Published November 10, 2010
Despite pleas that the Pledge of Allegiance should be recited in unison over the public address system, students at an upstate New York elementary school will continue to hear only a six-word prompt before they continue the recitation in their classrooms.
"I pledge allegiance to the flag" will be heard over the intercom at North Collins Elementary School, but then the sound system will shut off and the students will finish the pledge in class at their own pace, Ben Halsey, superintendent of North Collins Central School District, told FoxNews.com on Wednesday.
"It has been the philosophy of the building that the pledge does indeed get recited every day, but it gets recited by teachers and students individually, so the pace is appropriate for their level," Halsey said. "The public address system simply serves as a prompt to start the pledge."
He said the practice enables students to recite the pledge at their own pace, which is typically slower for younger students.
Dozens of people, including a board member who resigned over the controversy, attended a school board meeting Tuesday night to plead to have the pledge recited in its entirety over the school's intercom. The former board member, Rosemarie Troidl, resigned on Oct. 26 after fielding what she said was a growing number of complaints from parents and residents about the pledge.
Troidl, whose daughter, a fourth-grader, is one of a number of students who recite the first six words on the intercom on a rotating basis, said the school should be able to squeeze in the entire pledge, since all students at the school recite a 68-word "character pledge" each morning.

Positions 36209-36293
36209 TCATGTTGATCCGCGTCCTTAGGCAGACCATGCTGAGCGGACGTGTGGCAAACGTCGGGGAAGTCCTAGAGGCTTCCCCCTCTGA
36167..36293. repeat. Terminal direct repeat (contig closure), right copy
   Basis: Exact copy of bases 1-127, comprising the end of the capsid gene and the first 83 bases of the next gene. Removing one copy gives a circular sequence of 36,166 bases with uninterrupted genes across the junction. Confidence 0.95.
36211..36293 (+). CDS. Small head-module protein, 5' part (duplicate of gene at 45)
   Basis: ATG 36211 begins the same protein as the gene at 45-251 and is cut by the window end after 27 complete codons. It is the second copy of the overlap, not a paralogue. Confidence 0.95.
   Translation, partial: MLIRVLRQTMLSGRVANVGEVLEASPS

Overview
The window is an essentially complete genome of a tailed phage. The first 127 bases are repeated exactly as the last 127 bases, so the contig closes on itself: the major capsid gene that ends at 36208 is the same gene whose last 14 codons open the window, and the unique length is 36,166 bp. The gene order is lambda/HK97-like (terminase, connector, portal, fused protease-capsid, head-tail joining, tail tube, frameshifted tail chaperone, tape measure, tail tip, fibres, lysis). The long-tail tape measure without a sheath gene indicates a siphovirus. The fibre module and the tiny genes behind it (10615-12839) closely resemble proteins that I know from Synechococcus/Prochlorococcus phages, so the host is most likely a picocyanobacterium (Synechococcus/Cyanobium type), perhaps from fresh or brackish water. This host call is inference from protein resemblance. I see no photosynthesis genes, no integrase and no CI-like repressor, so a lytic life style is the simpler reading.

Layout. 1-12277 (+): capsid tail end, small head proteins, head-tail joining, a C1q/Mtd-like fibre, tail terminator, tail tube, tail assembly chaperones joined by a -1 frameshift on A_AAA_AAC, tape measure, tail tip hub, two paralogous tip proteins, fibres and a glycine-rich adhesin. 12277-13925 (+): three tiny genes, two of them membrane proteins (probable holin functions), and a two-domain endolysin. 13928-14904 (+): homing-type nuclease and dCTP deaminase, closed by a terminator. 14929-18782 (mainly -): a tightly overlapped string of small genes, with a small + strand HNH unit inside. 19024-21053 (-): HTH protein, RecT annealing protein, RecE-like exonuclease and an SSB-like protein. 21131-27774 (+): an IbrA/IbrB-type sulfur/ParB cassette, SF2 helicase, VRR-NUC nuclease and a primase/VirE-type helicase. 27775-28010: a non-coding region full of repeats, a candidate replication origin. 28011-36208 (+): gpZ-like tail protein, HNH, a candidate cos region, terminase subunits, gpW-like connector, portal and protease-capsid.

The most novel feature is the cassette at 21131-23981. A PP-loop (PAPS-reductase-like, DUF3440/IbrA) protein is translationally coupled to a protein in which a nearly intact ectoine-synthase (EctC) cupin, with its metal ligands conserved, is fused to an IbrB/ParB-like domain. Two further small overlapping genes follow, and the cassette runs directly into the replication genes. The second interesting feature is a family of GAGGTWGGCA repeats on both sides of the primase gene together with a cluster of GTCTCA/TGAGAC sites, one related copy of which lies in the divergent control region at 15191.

"What the people were asking for is that the pledge be given the same amount of respect as the character pledge," Troidl told FoxNews.com on Wednesday. "If our children are able to say the character pledge in full, you can't do the same thing for the pledge?"
Troidl, a board member for the past two years, said critics of the current system submitted a petition with 250 signatures asking that the policy be changed. But she said she was not optimistic entering Tuesday night's meeting.
"Their minds were already made up," she said. "What upsets me is that the people made such a simple request. They weren't asking for anything other than giving the Pledge of Allegiance the same amount of respect as the character pledge. But I knew they weren't going to do anything."
On average, Troidl said, it takes about 10 seconds to recite the entire pledge. She said her daughter has frequently said she'd like to recite the entire pledge to students school-wide, but fears she'll be disciplined for doing so.
"I said it in its entirety as a kid, and it's a learning process," Troidl said. "It should be said as a unified group."
But as far as school administrators are concerned, the matter is largely closed, said Halsey, who added that he was surprised about how heated the controversy became.
"It's been very troubling to someone like myself," he said. "We do teach patriotism and the meaning of the flag. All those things are in place. It's been a misunderstanding."
Troidl, for her part, said there is no misconception involved.
"It's closed issue, it's not going to change," she said. "Where's the democracy there?"